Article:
Although it sounds almost unreal, yes, Guinness is changing its recipe, having decided not to use fish bladder in its brewing process anymore.
The idea behind the move is that their line of beers becomes vegan friendly. How is it that beer wasn’t vegan in the first place, you ask? Well because Guinness, like many more beer brands out there has been using fish bladder to make yeast settle faster.
The strange ingredient is called isinglass and it’s a form a collagen used specifically for the mentioned purpose or, sometimes, as a paste for specialized gluing purposes. Yes – beer, glue…kind of the same thing, right? Isinglass was initially extracted from the beluga fish until a bloke named William Murdoch invented a really cheap replacement extracted from cod, back in the 1700s.
So, there you have it. Your beer had been laced with fish extract all along. But everybody knew this, as an online petition was started to try and convince the beer giant to stop using isinglass and start making their beer vegan friendly. And so they did.
Starting in 2016, Guinness is changing its recipe. They will do so in stages, but plan to eventually take it out completely and make their beer available for vegans as well.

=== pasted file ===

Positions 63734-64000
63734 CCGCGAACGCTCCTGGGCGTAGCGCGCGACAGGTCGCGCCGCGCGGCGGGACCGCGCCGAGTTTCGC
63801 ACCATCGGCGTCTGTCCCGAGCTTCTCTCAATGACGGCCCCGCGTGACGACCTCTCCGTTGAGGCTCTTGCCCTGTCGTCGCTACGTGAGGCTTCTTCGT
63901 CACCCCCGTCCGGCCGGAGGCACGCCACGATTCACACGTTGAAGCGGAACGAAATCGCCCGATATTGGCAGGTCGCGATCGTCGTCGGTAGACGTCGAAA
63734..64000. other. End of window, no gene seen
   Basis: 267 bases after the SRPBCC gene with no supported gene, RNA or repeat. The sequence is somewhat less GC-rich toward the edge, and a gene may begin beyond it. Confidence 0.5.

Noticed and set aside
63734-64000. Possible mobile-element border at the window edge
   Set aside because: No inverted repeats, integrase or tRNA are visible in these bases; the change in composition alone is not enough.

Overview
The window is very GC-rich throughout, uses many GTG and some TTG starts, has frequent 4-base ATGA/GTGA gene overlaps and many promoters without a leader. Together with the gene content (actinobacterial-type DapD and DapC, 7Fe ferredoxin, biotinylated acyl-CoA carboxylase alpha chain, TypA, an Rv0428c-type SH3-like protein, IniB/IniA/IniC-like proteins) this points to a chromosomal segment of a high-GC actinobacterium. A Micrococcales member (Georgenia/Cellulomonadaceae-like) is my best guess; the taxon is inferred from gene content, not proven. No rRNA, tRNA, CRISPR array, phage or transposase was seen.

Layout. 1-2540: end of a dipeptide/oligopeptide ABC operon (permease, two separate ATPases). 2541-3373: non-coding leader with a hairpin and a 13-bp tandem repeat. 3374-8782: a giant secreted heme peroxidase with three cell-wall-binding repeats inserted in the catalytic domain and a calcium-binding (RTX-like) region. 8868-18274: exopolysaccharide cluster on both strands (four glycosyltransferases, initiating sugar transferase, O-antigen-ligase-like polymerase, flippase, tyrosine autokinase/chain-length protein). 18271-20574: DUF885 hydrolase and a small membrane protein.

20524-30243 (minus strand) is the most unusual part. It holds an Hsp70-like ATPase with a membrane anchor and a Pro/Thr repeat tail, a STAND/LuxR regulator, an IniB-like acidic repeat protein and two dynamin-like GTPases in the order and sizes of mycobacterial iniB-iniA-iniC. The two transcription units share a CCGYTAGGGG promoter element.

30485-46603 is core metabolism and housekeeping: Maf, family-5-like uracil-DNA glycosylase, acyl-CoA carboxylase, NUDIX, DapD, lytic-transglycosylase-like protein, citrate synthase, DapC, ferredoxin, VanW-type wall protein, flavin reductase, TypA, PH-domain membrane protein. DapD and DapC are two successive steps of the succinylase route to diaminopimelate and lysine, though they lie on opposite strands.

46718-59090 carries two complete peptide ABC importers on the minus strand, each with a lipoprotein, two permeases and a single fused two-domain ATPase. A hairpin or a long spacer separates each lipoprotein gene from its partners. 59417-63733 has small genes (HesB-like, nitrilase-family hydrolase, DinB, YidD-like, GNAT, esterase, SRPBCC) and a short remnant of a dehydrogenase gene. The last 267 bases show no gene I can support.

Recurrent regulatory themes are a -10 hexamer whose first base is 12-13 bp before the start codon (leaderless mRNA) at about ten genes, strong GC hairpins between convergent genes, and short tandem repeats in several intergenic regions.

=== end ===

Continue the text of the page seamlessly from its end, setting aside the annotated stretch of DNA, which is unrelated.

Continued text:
The Irish beer was born in Arthur Guinness’ breweries in Dublin. It was first introduced 256 years ago and, since then, it has turned into a worldwide phenomenon, becoming one of the most known and loved beers of all time. It is currently made and marketed in approximately 60 countries and it is available in 120.
The beer also has a beautiful legend about it. It is said that a Welshman by the name of Arthur Price moved to Ireland and took the original recipe with him to his new home. Once there, he hired a servant, a man by the name of Richard Guinness, whose son would be the one to commercialize the beer. And, also, the man we need to thank for over 250 years of good beer.
Interesting enough for such a well know beer and such a big company at the same time, during most of its history, Guinness has only sold three types of beer: porter, or single stout, double or extra stout and foreign stout, which was always meant for export.
However, given the fact that sales were on the low so much, Guinness sold its last pint of porter somewhere in 1973. The brand was relaunched in 1981, after they had made Guinness “extra stout” more drinkable, using pale malt for the first time.
In 2014, two new porters were introduced to the world: The West Indies Porter and the Dublin Porter.
According to its makers, a perfect pint of Guinness should be poured in 119.5 seconds. Do you have 119.5 seconds to try it out?
Image Source: www.wikipedia.org